Memoirs of a Musajja

He was born and bred in Musajjaland but basajja never considered him a bonafide ‘son of the soil’ and like Wyclef Jean sang in ‘peace God’ when he died his life was not even worth paperwork. He grew up learning that he was different. He was not bothered in his existence but there was no doubt amongst his hosts that he was also not welcome. He was the Musajja. As a result of his confusing and often compelling economic history, he was left with no option but to wander the entire expanse of Musajjaland trying to find one place that would make him comfortable, the search for a home.
L-R : Rwandans busy sorting coffee ;The current Rwandan is more interested in what you have to offer
L-R : Rwandans busy sorting coffee ;The current Rwandan is more interested in what you have to offer

He was born and bred in Musajjaland but basajja never considered him a bonafide ‘son of the soil’ and like Wyclef Jean sang in ‘peace God’ when he died his life was not even worth paperwork. He grew up learning that he was different. He was not bothered in his existence but there was no doubt amongst his hosts that he was also not welcome. He was the Musajja.

As a result of his confusing and often compelling economic history, he was left with no option but to wander the entire expanse of Musajjaland trying to find one place that would make him comfortable, the search for a home.

The less neighbours knew to him the better for his existence. It was perhaps due to this that he chose to be a nomad. But even that economic activity, like the endless summer nights, has a cycle. And so the cycle stopped. The Musajja was tired of the rat race, he decided to try his luck in Citi.

In fact prior to this event, he was not even aware that he was a Musajja, this identity was tagged on him the moment he crossed the line and entered Citi.

Years yonder after entering Citi he never knew that when the Citimen talked of Musajja they were referring to him. Many lives in exile had successfully robbed him of his identity to a point that even when all those around him reminded him he was different, the musajja never bothered.

To start with, he did not have one particular language with which to identify. And he was right. He had acquired this ‘deaf’ skill from his sojourns in Musajjaland.

His hosts had called him many names, that even he, forgot who he really was. Perhaps it was because of a mixture of his vigilance and misery. How can a refugee be so vigilant in fighting for the overall freedom of his hosts?

Either the hosts were arrogant, dumb or unreasonably proud or maybe the refugee did not have an option and so was left to be used as a condom to fight other people’s wars.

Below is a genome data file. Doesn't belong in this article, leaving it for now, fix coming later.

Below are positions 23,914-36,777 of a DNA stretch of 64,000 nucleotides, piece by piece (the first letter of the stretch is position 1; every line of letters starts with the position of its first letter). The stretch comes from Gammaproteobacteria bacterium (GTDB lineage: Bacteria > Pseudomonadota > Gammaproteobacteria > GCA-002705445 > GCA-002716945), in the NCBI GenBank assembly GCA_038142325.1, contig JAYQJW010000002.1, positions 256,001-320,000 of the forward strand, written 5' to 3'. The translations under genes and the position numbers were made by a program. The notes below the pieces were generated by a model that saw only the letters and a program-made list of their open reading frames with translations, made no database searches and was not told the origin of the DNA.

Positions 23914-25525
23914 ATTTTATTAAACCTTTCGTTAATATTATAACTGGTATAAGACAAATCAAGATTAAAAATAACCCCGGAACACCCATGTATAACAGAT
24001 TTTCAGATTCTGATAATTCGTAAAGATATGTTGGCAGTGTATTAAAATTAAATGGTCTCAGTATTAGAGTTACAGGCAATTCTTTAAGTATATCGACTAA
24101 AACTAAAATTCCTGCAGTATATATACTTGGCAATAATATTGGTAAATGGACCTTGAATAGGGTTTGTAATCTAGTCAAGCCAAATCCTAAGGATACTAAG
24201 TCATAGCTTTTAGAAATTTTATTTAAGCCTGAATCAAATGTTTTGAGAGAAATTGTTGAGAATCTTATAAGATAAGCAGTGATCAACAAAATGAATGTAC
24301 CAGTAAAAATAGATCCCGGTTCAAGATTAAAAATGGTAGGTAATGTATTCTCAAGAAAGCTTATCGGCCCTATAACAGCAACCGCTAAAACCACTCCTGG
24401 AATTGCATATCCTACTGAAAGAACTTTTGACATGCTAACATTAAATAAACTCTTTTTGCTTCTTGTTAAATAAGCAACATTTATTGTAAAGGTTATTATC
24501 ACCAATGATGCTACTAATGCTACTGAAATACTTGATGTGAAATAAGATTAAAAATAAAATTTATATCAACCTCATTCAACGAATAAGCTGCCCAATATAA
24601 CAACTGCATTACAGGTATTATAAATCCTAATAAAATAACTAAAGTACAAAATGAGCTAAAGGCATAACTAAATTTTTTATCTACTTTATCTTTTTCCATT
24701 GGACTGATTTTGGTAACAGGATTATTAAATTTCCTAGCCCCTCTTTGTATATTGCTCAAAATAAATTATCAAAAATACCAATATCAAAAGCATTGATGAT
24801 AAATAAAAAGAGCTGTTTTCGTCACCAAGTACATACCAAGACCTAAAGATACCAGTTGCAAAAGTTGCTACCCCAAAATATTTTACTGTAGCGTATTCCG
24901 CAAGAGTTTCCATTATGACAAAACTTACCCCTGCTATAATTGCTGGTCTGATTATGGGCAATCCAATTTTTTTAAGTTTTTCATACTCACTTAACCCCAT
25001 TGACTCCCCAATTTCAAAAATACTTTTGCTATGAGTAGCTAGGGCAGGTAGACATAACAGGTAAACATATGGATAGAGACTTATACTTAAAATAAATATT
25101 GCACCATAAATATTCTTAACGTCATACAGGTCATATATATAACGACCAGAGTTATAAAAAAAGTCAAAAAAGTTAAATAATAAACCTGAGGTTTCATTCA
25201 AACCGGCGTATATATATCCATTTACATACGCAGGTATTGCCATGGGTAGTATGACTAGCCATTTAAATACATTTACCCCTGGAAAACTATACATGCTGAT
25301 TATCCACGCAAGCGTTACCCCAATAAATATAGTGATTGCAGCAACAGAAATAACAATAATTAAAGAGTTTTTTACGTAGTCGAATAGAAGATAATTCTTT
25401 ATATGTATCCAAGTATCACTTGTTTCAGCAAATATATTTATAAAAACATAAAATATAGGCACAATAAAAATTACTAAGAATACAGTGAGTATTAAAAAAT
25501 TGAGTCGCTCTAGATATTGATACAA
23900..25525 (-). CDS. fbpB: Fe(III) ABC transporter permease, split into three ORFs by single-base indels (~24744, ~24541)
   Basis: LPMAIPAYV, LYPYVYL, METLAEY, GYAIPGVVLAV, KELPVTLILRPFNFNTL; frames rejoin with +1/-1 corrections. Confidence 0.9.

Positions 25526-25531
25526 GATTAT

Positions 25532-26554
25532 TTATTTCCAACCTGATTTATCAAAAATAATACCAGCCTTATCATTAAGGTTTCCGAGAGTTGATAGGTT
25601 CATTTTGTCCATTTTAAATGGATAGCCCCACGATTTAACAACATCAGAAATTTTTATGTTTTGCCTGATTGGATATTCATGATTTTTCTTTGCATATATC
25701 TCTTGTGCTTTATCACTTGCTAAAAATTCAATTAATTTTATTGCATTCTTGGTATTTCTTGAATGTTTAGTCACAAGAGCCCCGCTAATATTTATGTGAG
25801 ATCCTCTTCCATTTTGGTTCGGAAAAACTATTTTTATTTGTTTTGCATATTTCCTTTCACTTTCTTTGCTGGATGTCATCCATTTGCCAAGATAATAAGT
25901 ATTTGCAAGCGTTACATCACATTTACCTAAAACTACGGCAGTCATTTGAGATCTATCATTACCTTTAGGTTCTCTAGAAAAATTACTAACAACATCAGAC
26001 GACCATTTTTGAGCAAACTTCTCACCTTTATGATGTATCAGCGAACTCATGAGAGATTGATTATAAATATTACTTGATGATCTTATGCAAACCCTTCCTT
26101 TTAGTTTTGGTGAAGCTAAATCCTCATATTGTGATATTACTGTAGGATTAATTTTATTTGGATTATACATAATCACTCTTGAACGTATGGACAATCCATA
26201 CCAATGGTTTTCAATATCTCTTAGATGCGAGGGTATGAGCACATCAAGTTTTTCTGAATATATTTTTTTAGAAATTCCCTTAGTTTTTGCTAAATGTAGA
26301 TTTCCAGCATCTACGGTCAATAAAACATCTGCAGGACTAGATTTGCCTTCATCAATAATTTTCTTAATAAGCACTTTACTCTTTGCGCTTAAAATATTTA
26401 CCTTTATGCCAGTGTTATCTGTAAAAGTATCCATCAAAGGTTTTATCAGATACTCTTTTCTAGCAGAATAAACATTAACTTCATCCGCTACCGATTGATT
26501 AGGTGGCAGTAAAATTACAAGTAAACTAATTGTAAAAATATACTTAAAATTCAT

After-all he was considered to be so hapless that the only means the refugee had used to get to Musajjaland was hopping on top of fishes and swimming across borders.

The means he used to cross borders ending in Musajjaland withstanding, the Musajja had acquired the characteristics of a chameleon.

He became a successful cattle herder, a community organizer and a freedom fighter that many of the dictators reigning in Musajjaland would not have been disposed of without his compliance, his cattle, his homelessness, his love for action, his despair, his cattle and above all his elegant women.

So it was with a sense of both relief and hurt that he had acquired an identity upon entering Citiland, even if Musajja seemed inappropriate it was all the same welcome.

However, in Citi more than Musajjaland, they had been incarnated with a spirit that told them who was whom. Any slight difference amongst individuals could be detected within a distance of 70 miles away as a result of this training.

The Musajja tag was therefore coined according to his accent, his recipe, his talking manners as well as his adaptability. What however remained a dominant feature was that he was also considered a foreignor in Citi.This was hurtful.

What was relieving however was the fact that the musajja was more comfortable with the physical features that defined him as a person and that on occasions he could compete for work on equal terms with everybody else in the job market.

But even in this Citi life there was balances of foreignors and locals that had surfaced once the musajja crossed the borders.

So as the musajja competed for one particular job for which he qualified the employers were faced with a small problem of balancing the two.

The musajja, for his limited French, for his distaste of pause, (that proverbial afternoon siesta prevalent in Citi, was considered a ‘bad air’ in the working environment.)

So he lost out on all the jobs of NGOs and public parastatals. The musajja as a result found willing employers in the private sector and the government of Citi, which itself was almost operated on the principles of a profit motivated private corporation.

The ideas that the musajja was a foreigner was further strengthened and enhanced by the opinions of the visitors of Citi, since the musajja was not very eloquent in Citi he got along very well with many of such visitors to Citi but the visitors had their own agendas and quite often they interpreted the musajja as not being proud of other Citimen and wanting to align himself to foreigners.

The visitors therefore suggested that indeed the musajja was not one of the bonafide Citimen and so he belonged to lands ashore.

Faced with this paradox the musajja had to rely on his refugee skills.

The skills of believing in good, in the unlimited depth of the human spirit to love, in the drive to forge and develop a community and in the hope that one day Citi will be a home for all, foreign and locally born.

donuwagiwabo@gmail.com

ADVERTISEMENT